Stellar Doc ‘A Family Affair’ Illuminates a Mother’s Alienation From Her Sons


Delving into your own family drama may ensure easy access, but it’s a risky endeavor for a documentarian who doesn’t know what he or she may uncover. Filmmaker Sarah Polley captured that tension to cathartic effect in her wonderful family history Stories We Tell. The chief distinction of A Family Affair, a documentary directed by the Dutch filmmaker Tom Fassaert, is that it never reaches such a catharsis. Instead, the film offers an ambivalent portrait of Fassaert’s larger-than-life estranged grandmother, who lives a seemingly glamorous but solitary existence in South Africa.

Fassaert’s film was created opportunistically, as he shot much of the footage after Marianne invited him to visit in South Africa — a sure potshot at Fassaert’s father, Rob, who had recently chosen to cut ties with her in the midst of ghostwriting her memoir. Through Tom’s lens, Marianne, a former model, is both the quintessential charmer and an inexhaustible manipulator. Her vivaciousness is undeniable; we see her, at 95, going on safaris and cruises and doing vigorous leg lifts. But life in her orbit becomes more uncomfortable the closer Fassaert gets: She’s evasive about the years she left her sons in a children’s home, and seems not to understand the impact it’s had on them, instead insisting on her own persecution at the hands of her children. Fassaert follows her journey to “say goodbye” to her family in the Netherlands, and it becomes increasingly clear that Marianne hopes to influence the film’s narrative, much as she would have the aborted memoir.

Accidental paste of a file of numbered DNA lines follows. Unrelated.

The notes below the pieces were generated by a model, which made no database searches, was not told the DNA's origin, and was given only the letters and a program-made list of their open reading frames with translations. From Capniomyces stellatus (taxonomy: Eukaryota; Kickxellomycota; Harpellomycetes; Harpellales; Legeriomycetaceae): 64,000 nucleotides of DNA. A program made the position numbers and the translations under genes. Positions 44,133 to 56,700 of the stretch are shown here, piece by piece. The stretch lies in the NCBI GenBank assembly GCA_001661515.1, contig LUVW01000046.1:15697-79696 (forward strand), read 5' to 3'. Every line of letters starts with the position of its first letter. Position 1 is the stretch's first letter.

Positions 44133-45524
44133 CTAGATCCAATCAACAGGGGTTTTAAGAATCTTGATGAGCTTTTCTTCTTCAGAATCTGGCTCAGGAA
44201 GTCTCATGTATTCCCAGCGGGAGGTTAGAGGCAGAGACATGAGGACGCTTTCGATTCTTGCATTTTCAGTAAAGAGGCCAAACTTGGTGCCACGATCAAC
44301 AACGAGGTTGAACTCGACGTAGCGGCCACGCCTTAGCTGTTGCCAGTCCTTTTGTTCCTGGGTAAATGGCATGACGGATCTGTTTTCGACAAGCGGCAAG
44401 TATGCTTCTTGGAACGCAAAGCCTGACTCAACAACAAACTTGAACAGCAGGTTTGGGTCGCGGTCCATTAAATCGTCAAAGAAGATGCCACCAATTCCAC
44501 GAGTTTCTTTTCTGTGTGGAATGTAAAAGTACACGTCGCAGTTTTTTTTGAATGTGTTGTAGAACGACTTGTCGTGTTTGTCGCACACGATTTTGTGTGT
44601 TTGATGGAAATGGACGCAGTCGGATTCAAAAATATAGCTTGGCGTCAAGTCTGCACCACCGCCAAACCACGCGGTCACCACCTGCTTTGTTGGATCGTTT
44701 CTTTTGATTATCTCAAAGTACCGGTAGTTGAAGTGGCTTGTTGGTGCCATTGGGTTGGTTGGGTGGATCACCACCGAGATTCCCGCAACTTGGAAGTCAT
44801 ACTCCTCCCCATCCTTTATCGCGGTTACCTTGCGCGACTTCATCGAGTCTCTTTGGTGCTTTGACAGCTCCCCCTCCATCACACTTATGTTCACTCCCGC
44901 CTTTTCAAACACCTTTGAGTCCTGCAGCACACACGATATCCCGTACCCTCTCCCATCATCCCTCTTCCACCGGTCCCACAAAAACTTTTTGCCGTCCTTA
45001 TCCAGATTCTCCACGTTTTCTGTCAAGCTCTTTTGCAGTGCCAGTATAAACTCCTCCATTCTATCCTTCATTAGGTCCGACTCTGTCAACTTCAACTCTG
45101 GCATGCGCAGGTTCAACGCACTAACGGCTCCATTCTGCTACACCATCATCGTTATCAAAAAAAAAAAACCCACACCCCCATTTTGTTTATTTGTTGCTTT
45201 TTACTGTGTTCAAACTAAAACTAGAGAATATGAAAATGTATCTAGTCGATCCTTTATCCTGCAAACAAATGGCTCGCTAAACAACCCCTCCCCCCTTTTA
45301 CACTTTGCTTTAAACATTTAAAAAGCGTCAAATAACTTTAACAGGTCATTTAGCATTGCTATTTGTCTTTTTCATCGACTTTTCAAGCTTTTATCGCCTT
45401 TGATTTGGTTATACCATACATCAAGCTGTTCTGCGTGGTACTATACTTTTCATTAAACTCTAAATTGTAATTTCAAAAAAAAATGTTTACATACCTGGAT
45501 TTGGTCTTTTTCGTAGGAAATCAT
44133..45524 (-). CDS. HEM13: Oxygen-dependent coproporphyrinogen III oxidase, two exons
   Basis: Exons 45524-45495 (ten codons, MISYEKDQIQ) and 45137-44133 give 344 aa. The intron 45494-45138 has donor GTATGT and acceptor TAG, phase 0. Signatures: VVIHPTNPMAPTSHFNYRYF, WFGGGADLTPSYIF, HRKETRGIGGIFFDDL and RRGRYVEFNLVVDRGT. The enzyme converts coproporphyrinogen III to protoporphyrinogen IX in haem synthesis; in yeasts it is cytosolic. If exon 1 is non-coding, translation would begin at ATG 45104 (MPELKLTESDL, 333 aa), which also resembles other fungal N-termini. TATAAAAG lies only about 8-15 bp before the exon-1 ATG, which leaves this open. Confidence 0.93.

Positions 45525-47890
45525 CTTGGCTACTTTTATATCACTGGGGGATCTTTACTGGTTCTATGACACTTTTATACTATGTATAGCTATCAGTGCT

But the story Fassaert’s film actually tells doesn’t provide much closure. The most painful scene reunites Marianne with her adult son René, a pale, fragile-looking man who lives in an apartment so cluttered with books and papers that there’s no clear path to walk. He struggles to converse with his mother, and while saying their goodbyes, Marianne remarks cruelly: “To think you’re my son. Strange.” The vain woman demands constant affirmation to the point that she sometimes seems to forget her grandson is filming her, and her comments take on a predaceous, sexual quality when they’re alone.

It’s a potent psychodrama, pitting Marianne’s reality against the one Fassaert is documenting. And who’s to say which one is real? In keeping with Marianne’s patchy narrative of motherhood, Fassaert’s film is chronologically fluid, incongruously pairing stories of unhappy childhoods with lighthearted home movies. But Marianne remains at a remove. During one interview, she scoffs stagily at her grandson’s attempts to dig deeper: “Truth? There’s no such thing as the truth. Forget it.”

For someone so close to this turmoil, Fassaert displays remarkable impartiality; either he’s the world’s most professional family anthropologist, or he’s got a wicked poker face. His straightforward responses and questions from behind this handheld camera steady the film, giving it a rational, observational air. Yet he allows Marianne to put so much of herself on display — it may be that he’s playing his own game, and has won.

A Family Affair

Directed by Tom Fassaert


Opens September 16, Cinema Village